Deepwater Horizon

Deepwater Horizon (2016)

Character mistake: When Mike's wife is watching the news about the oil rig on fire, you can see the TV with part of the U.S. map on it and 'Mississippi' is misspelled as Missisippi.

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Factual error: The British Petroleum Deepwater Horizon accident was erroneously characterized by environmental activists, by some U.S. politicians, by the press and by this film as the "worst" manmade oil spill in history. It was not. The Pemex Ixtoc 1 disaster off the Yucatan peninsula in 1979 was far worse, lasted much longer, and received almost zero press in the United States, even though it impacted virtually every coastline in the Gulf of Mexico for over a year. The Deepwater Horizon spill was hyped far above and beyond its comparatively minor environmental impact for purely political reasons (i.e., it was used to fuel opposition to offshore drilling).

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Charles Austin Miller
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Suggested correction: It's hard to analyze "worst oil spill" because there's so many factors involved beyond how long it lasted, including death and injuries that occurred. However, the 1979 event resulted in 140 million gallons spilt and the Deepwater Horizon spilt an estimated 206 million gallons and resulted in 11 deaths.

Bishop73

Visible crew/equipment: When we see the helicopter being fueled up at the start we see men working connecting the fuel line. When they do this, we see a camera shadow very briefly on their shoulder.

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A Demon

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Trivia: When Mr. Jimmy is calling out names on the boat to see who's missing, the real Mr. Jimmy Harrell is standing next to him, wearing a dirty grey T-shirt (and presumably playing a random rig worker). You can first see him (from the back) when Russell calls out Caleb Holloway's name. The first view of his face is after Jason Anderson's name is called.

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Aerinah

Trivia: During the real Deepwater Horizon oil spill, actor Kevin Costner offered his services, claiming that a small company he bought from the U.S. Department of Energy could clean up 90% of the oil in a week, using poorly-tested technology. His offer was accepted, despite zero evidence that the technology ever worked; and it failed miserably, of course.

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Charles Austin Miller

Andrea Fleytas: I don't want to die! I don't want to die.
Mike Williams: You're not going to die. Trust me.

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Felicia: Is it just me or did it get real bright in there all of a sudden? Mike, what is that? Is everything OK? Mike?

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Question: I have two questions. First, Did the disaster start as shown in the movie? Second, did the explosion look like what we saw in the movie?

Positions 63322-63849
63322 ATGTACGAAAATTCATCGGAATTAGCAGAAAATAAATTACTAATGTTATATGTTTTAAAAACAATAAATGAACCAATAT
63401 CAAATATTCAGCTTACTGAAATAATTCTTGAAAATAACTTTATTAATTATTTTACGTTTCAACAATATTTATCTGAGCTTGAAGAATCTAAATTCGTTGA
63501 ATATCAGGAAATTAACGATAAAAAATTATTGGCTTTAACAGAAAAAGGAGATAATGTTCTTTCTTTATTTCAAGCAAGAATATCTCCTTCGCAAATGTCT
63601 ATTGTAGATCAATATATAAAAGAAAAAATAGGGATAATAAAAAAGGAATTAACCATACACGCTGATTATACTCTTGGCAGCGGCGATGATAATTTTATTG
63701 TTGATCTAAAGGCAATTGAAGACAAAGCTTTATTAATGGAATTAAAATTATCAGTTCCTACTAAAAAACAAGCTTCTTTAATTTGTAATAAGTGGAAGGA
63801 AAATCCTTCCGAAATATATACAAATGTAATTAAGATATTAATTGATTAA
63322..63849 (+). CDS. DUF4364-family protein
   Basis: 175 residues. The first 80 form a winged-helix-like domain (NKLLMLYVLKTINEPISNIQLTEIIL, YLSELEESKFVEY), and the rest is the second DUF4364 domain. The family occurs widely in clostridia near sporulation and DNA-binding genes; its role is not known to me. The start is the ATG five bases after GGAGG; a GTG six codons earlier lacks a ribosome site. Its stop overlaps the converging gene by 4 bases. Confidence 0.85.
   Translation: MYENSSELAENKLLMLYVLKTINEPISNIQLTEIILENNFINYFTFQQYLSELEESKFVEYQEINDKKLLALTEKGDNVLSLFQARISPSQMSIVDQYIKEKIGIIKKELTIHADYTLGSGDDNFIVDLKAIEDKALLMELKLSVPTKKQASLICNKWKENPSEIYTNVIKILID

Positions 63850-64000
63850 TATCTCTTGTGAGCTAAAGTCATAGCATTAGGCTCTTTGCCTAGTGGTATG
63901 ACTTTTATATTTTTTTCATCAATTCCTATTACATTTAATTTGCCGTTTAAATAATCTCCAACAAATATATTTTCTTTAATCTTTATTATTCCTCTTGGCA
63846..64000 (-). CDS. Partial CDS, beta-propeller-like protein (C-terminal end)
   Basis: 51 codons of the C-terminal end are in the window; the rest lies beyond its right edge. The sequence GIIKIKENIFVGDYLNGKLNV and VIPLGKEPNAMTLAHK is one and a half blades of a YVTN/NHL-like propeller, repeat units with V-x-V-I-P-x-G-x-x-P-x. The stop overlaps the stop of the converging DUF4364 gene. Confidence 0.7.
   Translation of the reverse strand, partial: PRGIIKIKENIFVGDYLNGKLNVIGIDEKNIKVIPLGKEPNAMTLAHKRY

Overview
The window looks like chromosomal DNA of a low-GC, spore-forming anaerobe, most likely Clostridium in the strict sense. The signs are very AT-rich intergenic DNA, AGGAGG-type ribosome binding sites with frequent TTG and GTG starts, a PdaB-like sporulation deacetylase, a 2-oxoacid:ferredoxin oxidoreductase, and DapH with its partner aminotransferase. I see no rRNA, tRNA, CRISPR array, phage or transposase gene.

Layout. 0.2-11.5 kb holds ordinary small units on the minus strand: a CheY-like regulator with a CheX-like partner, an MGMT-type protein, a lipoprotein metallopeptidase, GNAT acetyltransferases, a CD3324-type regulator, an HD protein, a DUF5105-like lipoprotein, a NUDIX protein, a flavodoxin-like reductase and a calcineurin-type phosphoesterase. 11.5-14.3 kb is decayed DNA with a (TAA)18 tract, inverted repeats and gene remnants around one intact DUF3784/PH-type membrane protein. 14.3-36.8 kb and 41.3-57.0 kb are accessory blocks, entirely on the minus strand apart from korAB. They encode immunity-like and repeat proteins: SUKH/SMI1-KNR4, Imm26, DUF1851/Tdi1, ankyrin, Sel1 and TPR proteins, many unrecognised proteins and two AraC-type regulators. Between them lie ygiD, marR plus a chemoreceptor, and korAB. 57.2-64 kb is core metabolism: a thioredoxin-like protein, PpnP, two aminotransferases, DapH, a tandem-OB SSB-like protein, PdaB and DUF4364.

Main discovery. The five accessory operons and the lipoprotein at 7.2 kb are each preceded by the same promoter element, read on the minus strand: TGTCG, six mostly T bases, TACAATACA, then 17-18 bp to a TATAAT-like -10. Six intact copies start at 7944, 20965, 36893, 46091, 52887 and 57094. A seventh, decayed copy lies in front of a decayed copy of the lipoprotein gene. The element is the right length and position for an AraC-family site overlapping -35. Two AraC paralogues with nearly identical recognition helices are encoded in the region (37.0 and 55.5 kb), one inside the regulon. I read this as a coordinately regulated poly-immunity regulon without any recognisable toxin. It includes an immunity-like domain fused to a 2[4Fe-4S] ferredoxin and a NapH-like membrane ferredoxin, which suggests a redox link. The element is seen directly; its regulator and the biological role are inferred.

Chosen answer: The disaster started as a gas blow-out followed by a massive explosion on the oil rig, visible from 40 miles away. Eleven people were killed. Two days later, the burning rig collapsed into the sea, which severed the wellhead at a depth of over 4000 feet. If anything, the movie underplayed the disaster.

Charles Austin Miller

Question: Why do authorities think Vidrine was not the true villain on deep water horizon? He is the one who brushed off safety concerns, and ordered a second negative pressure test. And according to the investigators, an employee who perished in the disaster was responsible for the bladder effect hypothesis not Vidrine. Even if it was true, how would it make him the villain? They are treating who the true villain was like it has to do with who was responsible for the bladder effect hypothesis, and not for brushing off safety concerns, and ordering the second pressure test. Plus it could still have been Vidrine's fault, given that also say the cause of the explosion was years of small mistakes, those mistakes could have been Vidrine's mistakes along with his decision to order a second pressure test instead asking the employees what they wanted to do, Especially since they knew the rig, and he didn't.

Answer: Films often take some artistic licensing in portraying the characters and they may have been some misunderstanding in whom the film was trying to say was at fault. In real life, Transocean and BP were charged with multiple counts of manslaughter and other crimes. In agreeing to plead guilty, Transocean Deepwater admitted members of its crew on board Deepwater Horizon, acting at the direction of BP's well-site leaders, were negligent in failing to fully investigate that the Macondo well was secure and that oil and gas were not flowing into the well. BP admitted the two highest ranked well-site leaders were negligent. Those two well-site leaders were Robert Kaluza (portrayed in the film by Brad Leland) and Donald Vidrine. Kaluza and Vidrine observed clear indication that the well was not secure and oil and gas were flowing into the well and did not take the obvious and appropriate steps to prevent the blowout. Both Kaluza and Vidrine were charged with 11 counts of manslaughter and prosecutors said they botched the pressure test that would have warned the crews to stop. When Vidrine agreed to plead guilty to pollution charges and testify against Kaluza, prosecutors dropped his manslaughter charges. Kaluza went to jury trial (although was found not guilty.) It seems likely too many factors played a role in leading up to the blowout that was a result of BP trying to save money and time over safety concerns and more than 2 supervisors were ultimately responsible.

Bishop73

Question: Is it true Jimmy Harrell was taking a shower as the disaster began?

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